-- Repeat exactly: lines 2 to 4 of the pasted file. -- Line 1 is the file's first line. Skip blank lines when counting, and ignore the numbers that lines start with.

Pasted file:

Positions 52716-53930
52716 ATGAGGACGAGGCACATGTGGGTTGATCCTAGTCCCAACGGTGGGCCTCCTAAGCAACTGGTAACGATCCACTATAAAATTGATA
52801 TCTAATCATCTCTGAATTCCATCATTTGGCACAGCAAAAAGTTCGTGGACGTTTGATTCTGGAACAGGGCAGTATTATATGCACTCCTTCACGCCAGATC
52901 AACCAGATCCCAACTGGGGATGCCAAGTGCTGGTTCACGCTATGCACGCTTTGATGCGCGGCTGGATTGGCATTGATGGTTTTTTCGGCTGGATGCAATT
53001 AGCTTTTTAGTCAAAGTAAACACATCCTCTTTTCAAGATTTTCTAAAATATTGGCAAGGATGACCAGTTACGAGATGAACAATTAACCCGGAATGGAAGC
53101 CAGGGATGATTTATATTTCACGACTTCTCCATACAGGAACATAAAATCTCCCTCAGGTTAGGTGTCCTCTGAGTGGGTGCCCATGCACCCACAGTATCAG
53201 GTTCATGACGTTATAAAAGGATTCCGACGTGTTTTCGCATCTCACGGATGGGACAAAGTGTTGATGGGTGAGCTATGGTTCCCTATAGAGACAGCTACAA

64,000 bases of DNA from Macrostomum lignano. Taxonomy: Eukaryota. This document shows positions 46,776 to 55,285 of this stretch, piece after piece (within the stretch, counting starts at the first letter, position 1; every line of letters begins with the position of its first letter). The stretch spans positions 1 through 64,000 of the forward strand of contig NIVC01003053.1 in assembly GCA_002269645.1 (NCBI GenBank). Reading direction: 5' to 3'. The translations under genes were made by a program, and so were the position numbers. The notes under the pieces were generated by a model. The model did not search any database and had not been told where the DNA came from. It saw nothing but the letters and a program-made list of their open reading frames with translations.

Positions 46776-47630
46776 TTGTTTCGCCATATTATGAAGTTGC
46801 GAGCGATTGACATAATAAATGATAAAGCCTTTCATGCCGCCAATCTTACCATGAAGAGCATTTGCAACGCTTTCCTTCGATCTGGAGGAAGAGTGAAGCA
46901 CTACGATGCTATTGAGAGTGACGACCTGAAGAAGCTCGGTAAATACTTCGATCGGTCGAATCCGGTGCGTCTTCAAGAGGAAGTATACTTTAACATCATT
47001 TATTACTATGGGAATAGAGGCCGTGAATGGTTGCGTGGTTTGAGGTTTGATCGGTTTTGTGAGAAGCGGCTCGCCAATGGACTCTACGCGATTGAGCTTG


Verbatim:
52716 ATGAGGACGAGGCACATGTGGGTTGATCCTAGTCCCAACGGTGGGCCTCCTAAGCAACTGGTAACGATCCACTATAAAATTGATA
52801 TCTAATCATCTCTGAATTCCATCATTTGGCACAGCAAAAAGTTCGTGGACGTTTGATTCTGGAACAGGGCAGTATTATATGCACTCCTTCACGCCAGATC
52901 AACCAGATCCCAACTGGGGATGCCAAGTGCTGGTTCACGCTATGCACGCTTTGATGCGCGGCTGGATTGGCATTGATGGTTTTTTCGGCTGGATGCAATT